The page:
Or/and, it reminds me somewhat of the Greek situation. Their choices seem to be perpetuating a miserable (and clearly unsustainable) status quo, borrowing more, digging themselves deeper – or admitting defeat, breaking away from the failure, and starting over, even tho it involves a huge cost upfront. “Everybody wants to go to heaven but nobody wants to die”.

        If one is cursed, as such, then the only way to become uncursed would be to unbecome.

        “The old saying crippled becomes whole Is not empty words. It becomes whole and returns.”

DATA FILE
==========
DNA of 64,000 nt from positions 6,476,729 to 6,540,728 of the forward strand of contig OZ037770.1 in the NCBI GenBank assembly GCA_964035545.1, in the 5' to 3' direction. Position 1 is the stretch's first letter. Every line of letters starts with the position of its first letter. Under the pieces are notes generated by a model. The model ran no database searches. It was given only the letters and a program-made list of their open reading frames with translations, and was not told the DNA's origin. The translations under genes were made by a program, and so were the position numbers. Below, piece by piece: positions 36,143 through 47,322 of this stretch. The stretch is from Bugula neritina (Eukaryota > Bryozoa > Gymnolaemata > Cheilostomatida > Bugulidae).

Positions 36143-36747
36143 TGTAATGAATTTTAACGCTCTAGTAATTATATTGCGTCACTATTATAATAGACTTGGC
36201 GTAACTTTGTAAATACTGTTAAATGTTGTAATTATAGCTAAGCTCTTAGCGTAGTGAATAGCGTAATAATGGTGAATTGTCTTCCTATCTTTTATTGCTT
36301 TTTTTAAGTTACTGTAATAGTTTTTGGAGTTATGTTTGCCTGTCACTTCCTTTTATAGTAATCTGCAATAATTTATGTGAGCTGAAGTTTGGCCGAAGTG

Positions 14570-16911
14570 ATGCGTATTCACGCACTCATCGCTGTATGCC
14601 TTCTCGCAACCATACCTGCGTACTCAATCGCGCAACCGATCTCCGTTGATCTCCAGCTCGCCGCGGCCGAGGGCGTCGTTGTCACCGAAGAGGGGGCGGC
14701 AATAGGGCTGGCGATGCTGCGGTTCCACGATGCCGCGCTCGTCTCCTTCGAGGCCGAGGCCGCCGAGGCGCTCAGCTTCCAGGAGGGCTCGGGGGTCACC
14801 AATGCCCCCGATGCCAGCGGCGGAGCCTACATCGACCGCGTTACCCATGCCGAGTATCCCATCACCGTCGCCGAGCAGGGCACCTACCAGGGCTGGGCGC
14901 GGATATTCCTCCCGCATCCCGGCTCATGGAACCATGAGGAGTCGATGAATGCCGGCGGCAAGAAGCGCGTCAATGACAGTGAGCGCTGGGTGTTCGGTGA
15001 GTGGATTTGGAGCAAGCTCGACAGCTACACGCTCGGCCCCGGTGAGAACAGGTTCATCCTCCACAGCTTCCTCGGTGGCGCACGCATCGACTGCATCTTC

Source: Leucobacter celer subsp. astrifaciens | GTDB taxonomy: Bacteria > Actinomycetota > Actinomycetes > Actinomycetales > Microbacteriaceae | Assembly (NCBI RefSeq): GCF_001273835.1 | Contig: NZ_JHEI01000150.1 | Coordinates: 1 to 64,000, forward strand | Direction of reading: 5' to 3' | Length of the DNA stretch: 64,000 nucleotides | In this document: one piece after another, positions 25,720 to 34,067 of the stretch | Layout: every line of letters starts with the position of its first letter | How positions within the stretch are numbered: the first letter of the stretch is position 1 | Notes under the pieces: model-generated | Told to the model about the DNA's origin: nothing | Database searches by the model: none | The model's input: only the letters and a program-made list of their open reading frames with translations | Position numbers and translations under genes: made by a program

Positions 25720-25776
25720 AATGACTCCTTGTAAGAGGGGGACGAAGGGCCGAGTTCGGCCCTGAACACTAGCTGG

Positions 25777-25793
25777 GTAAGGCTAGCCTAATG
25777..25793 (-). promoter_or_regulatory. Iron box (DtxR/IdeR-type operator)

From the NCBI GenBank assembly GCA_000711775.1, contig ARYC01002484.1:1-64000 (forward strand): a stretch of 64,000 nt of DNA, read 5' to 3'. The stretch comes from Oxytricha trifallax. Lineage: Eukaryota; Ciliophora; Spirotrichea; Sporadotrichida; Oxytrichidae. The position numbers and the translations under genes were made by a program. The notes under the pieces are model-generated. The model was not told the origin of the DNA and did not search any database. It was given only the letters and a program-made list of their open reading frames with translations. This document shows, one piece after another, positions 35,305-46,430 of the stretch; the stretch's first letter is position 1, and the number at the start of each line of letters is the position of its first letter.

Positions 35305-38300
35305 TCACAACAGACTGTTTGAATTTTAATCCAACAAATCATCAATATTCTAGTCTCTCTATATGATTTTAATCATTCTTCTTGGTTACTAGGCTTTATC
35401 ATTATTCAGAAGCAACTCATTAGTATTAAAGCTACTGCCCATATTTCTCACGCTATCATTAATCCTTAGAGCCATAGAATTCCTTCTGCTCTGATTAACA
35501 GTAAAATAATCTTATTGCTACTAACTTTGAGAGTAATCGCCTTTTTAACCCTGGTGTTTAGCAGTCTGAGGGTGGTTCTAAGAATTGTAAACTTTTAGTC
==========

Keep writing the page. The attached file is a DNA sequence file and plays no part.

• Diana Moses Says:

        I’ve had more trouble with ATMs during the past month than I ever have (3 times in 4 weeks), but while I am sorting out the problems with the bank, we always agree that at least the problem isn’t like those they are having in Greece (the problems I’ve encountered have turned out to be machines malfunctioning in various ways, so even when I haven’t gotten the money I’ve asked the machine for, that money is available through a teller).

      • Matthew Says:

        Taken together with the United Airlines computer crash and the NYSE computer crash market freeze, it seems our modern systems are breaking down (perhaps with some help (ie. China retaliating for American meddling in their markets)).


  2. Matthew Says:

    What if, when it comes down to it, the girl wants to be abandoned?

  3. Matthew Says:

    *and Guam (our Western-most (closest to China) outpost) being disconnected on the same day as the rest;